Business leaders are increasingly acknowledging employees’ social factors affects their health, which in turn affects multiple business factors including employee and business productivity, benefits, and insurance costs; all of which affects the organization’s financial performance. Therefore, capturing SDOH data for vulnerable patients who may also be members of the workforce improves health as well as business outcomes. Additionally, the shift to value-based payments for health care providers creates a business case for collecting this data. SDOH data provides a more holistic view of patients by looking at factors that influence well-being in tandem with medical care to decrease costs and improve quality.

Given the profound impact social determinants have on health outcomes, it is also important to understand the issues related to data collection and integration into ambulatory workflows and electronic medical records. Healthcare providers today are becoming increasingly aware of social determinants for health and the need to utilize both individual and population health aggregate data to assist in understanding the underlying challenges at the point of care. While many providers express concern that social determinants are not within their span of control, acknowledging the need to collect and use SDOH data to better understand the challenges patients face is widely accepted. Limited results have been documented supporting the collection of SDOH data and the integration of both social and medical data to improve outcomes.

HealthCare Dynamics International (HCDI), a healthcare management and technology firm committed to quality improvement, leveraged its experience, began to address this issue in collaboration with CMS’ Transforming Clinical Practice Initiative (TCPI), a large-scale quality improvement project to improve outcomes in ambulatory care environments. HCDI focused on working with clinicians and medical practices across the country through a pilot program to prepare their business for alternative payment models by implementing an e-tool, called Caring for Your Health (CFYH), for SDOH data collection. Since research shows patient outcomes are significantly influenced by SDOH, one of the CFYH e-Tool integration goals was to make SDOH data collection and utilization easier to integrate into a clinical workflow in the ambulatory medical practice setting. The purpose of using the CFYH SDOH e-Tool for the pilot program was to understand challenges and successes in workflow redesign and real-time data collection to capture actionable social needs that supports person-centered care coordination of SDOH support services. The primary objective of the pilot was to identify the SDOH issues that patients were experiencing and develop strategies to integrate patient’s needs into their care plan thus addressing health disparities.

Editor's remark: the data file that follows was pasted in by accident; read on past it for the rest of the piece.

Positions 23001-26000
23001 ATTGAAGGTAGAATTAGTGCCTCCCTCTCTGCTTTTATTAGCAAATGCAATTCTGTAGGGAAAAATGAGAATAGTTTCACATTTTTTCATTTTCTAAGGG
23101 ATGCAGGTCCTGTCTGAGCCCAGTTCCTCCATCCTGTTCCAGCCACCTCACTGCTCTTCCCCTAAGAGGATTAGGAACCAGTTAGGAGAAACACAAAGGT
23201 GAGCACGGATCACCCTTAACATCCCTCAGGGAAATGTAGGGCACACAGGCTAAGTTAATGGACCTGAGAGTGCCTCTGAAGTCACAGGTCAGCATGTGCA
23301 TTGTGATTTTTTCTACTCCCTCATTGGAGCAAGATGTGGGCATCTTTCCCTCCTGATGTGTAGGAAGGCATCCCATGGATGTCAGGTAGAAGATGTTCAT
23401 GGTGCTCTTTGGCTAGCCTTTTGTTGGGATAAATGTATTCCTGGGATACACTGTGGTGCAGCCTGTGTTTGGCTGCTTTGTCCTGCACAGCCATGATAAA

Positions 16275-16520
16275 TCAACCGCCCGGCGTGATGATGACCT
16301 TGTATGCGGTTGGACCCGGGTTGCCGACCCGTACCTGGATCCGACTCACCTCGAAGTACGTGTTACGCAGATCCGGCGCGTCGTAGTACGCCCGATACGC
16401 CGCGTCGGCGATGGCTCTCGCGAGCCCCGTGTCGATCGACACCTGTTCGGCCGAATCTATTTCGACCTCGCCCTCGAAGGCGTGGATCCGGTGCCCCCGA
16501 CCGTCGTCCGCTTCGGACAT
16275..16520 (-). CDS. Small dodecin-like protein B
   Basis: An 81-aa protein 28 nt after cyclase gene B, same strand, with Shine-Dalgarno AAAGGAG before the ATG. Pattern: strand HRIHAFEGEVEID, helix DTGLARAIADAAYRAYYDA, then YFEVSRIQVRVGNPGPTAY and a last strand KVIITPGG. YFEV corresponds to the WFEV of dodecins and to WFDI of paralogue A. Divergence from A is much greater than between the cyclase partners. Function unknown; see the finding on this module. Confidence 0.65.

Method & Procedures

HCDI piloted a patient-facing social determinants screening e-tool, the Caring for Your Health (CFYH) SDOH e-Tool, across multiple medical practices to identify and address social determinants of health and health equity. The CFYH SDOH e-Tool was initially designed by HCDI in its work supporting primary care small business practices to address the social needs of patients with diabetes. HCDI’s CFYH SDOH e-tool was designed to capture real-time social needs that impact patient and population health and supports implementing data-driven, targeted interventions aimed at improving health and wellness. The CFYH e-tool captures up to 23 data fields organizing patient level data that can be easily mapped to ICD-10 Z coding system (CFYH Tool and Z codes: Z55-Z65 persons with potential health hazards related to socioeconomic and psychological circumstances). This pilot study was not an IRB approved research study but data collected with a rapid-cycle improvement project for the purpose of learning and sharing.